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India: at least 40

At least 40 people have died in a Himalayan valley in northeast India and thousands Others are homeless after flash floods caused by the overflowing of a glacial lake on Wednesday, according to a new report from the authorities on Friday.

“Nineteen bodies were found,” V.B. told AFP. Pathak, the highest civil servant in the state of Sikkim.

In neighboring West Bengal, 21 other bodies have been found in the past three days, district magistrate Shama Parveen told AFP.

Lhonak lake, which overflowed Wednesday, causing significant destruction in a valley downstream, is located at the foot of a glacier near Kangchenjunga, the third highest peak in the world.

The previous death toll announced by authorities on Thursday was at least 14, but downstream search and rescue teams recovered more bodies overnight as waters moved toward the Bay of Bengal.

India: at least 40 dead after a lake overflows in the Himalayas

Deadly floods in India © AFP – John SAEKI

Among the dead are six Indian army soldiers stationed in Sikkim, located on India's remote border with Nepal and China and which has a significant military presence.

Nearly 8,000 Others took shelter in makeshift relief camps in schools, government offices and guest houses, according to a Sikkim state statement.

– Army mobilized –

With weather conditions improving on Friday, “there could be a window of opportunity to evacuate stranded tourists by helicopter,” the statement added.

India: at least 40 dead after a lake overflows in the Himalayas

Cranes damaged in Rangpo after flash floods, October 6, 2023 in India © AFP – Sanjay AGARWAL

A statement from the Indian army said that soldiers participating in the rescue operations were able to rescue nearly 1,500 tourists stranded in the areas worst hit by the floods.

Army helicopters also dropped supplies to groups of stranded people, V.B. told the press. Pathak.

“We are making all possible efforts to provide relief materials to the populations and restore infrastructure,” he added.

A veritable wall of water poured into a river already swollen by monsoon rains. The waters damaged a dam and washed away buildings, homes, bridges and telephone lines, complicating evacuations and communication efforts with thousands of people isolated from the rest of the country.

India: at least 40 dead after a lake overflows in the Himalayas

Photo released by the Indian Ministry of Defense, October 4, 2023, of residents of Muguthang evacuated after a flash flood caused by the overflow of a glacial lake in the Himalayas, in northeastern India ©  Indian Ministry of Defense – –

Extensive damage extends more than 120 kilometers downstream, roads in the region are “severely” damaged and 14 bridges have been destroyed, according to authorities.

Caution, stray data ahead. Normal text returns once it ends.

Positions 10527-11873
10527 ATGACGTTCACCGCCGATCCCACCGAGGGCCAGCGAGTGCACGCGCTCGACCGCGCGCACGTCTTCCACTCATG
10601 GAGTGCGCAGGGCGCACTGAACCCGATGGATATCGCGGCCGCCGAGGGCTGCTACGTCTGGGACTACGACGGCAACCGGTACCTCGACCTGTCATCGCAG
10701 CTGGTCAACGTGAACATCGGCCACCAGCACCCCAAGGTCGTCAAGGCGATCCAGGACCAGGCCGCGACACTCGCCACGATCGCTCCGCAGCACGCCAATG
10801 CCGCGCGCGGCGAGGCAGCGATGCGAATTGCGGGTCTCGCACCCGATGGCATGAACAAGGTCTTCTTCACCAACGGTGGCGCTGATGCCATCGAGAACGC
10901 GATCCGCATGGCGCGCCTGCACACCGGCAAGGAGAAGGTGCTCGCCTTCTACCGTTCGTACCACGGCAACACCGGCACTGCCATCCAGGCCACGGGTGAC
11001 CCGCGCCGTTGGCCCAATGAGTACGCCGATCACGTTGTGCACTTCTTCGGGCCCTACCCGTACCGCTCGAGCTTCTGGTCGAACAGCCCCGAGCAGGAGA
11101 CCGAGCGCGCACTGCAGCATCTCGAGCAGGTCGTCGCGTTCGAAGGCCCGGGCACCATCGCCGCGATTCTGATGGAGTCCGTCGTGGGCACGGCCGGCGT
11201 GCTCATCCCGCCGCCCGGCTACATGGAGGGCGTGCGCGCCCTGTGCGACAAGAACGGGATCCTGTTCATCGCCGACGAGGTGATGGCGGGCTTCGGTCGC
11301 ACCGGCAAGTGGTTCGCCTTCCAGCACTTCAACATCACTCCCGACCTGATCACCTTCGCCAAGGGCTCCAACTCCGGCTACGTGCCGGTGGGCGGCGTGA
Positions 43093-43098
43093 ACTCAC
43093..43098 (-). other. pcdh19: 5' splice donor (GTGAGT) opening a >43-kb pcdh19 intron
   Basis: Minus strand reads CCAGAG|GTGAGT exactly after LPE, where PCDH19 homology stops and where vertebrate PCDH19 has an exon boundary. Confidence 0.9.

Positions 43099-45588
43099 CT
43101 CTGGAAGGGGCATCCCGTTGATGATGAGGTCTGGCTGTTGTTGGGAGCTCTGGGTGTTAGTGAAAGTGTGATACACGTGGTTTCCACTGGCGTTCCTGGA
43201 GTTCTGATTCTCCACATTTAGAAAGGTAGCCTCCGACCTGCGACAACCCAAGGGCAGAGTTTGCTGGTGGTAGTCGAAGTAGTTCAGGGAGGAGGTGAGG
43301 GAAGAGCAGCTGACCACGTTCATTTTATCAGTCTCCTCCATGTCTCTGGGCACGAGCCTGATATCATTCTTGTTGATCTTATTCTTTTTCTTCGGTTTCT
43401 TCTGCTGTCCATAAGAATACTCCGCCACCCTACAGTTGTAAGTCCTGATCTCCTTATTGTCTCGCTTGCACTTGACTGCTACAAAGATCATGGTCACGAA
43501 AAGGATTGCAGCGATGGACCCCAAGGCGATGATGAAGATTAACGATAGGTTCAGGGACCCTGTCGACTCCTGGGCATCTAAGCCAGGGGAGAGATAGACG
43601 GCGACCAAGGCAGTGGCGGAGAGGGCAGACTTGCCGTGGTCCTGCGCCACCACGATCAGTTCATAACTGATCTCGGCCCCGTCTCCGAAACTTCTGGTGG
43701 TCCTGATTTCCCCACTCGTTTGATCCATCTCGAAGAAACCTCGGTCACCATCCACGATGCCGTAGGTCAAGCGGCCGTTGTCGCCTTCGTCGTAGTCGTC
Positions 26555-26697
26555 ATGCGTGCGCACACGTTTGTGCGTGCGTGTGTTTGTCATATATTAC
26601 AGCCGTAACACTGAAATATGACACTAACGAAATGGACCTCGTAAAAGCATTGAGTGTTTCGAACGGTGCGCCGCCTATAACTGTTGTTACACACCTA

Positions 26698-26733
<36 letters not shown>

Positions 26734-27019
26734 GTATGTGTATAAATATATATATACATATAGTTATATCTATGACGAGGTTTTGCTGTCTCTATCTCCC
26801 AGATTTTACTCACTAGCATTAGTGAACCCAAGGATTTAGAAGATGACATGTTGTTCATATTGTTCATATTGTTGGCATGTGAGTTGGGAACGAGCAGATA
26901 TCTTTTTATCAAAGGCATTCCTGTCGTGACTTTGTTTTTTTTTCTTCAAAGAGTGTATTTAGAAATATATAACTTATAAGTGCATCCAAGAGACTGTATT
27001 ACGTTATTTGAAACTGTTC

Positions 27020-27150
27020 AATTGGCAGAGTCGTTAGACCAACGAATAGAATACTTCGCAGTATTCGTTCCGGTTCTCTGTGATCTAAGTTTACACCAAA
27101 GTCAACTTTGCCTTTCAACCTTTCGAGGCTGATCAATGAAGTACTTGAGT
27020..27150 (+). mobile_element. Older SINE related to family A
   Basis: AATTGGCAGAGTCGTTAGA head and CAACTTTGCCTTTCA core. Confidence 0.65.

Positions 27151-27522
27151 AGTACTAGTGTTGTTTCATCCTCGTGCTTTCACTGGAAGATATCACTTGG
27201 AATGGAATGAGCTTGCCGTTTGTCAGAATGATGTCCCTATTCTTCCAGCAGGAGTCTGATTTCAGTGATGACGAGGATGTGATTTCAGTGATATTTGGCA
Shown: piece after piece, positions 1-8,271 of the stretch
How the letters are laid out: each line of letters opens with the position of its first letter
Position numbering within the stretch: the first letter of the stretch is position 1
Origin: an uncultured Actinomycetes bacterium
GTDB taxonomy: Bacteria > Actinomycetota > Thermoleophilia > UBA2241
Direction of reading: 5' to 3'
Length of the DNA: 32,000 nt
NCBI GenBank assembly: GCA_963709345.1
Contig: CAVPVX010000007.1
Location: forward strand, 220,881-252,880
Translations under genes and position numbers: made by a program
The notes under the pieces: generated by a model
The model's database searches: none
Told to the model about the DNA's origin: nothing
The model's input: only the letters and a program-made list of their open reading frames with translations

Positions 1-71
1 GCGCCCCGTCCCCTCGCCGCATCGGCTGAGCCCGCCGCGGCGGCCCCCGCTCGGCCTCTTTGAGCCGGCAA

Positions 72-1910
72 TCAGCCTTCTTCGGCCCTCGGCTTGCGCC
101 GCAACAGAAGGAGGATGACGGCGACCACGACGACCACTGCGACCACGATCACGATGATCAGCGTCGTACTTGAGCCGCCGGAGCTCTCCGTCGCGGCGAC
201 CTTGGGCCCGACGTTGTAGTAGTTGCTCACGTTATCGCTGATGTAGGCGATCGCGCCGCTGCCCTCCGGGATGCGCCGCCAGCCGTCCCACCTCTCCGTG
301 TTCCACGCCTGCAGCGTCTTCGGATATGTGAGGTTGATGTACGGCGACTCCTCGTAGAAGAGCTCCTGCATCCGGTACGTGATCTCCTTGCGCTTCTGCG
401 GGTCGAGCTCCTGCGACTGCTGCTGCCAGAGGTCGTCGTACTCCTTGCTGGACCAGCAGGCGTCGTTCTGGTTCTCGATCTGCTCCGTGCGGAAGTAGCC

The floods have wreaked destruction in four districts of the state, washing away people, roads and bridges,” Himangsu Tiwary, an army spokesperson, told AFP.

– Climate change to blame –

The Indian government said it had approved the release of funding for relief and recovery efforts. Indian Prime Minister Narendra Modi promised “all possible support” to affected populations.

India: at least 40 dead after a lake overflows in the Himalayas

Photo released by the Indian Ministry of Defense, October 5, 2023, of search operations for flood victims, in the state of Sikkim, India © Indian Ministry of Defense – –

According to satellite images released by the Indian Space Research Organization, Lake Lhonak shrank by two-thirds after overflowing, losing a water area of ​​about 105 hectares, the equivalent of 150 football fields.

Between 2011 and 2020, Himalayan glaciers melted 65% faster than in the previous decade, according to a report published in June by the Nepal-based International Center for Integrated Mountain Development (ICIMOD). .

“The root cause is climate change and this will increase in the future,” Arun Bhakta Shrestha, climate change specialist at ICIMOD, told AFP.

“None of the scenarios are good,” he added. “Even the most modest scenario tells us that (…) such sudden glacial lake flood events are very likely.”

The average surface temperature of the Earth has increased by almost 1.2 degrees Celsius since pre-industrial times, but high mountain regions around the world have warmed at twice the rate, climate scientists say.

All reproduction and representation rights reserved. © (2023) Agence France-Presse

Teilor Stone

By Teilor Stone

Teilor Stone has been a reporter on the news desk since 2013. Before that she wrote about young adolescence and family dynamics for Styles and was the legal affairs correspondent for the Metro desk. Before joining Thesaxon , Teilor Stone worked as a staff writer at the Village Voice and a freelancer for Newsday, The Wall Street Journal, GQ and Mirabella. To get in touch, contact me through my teilor@nizhtimes.com 1-800-268-7116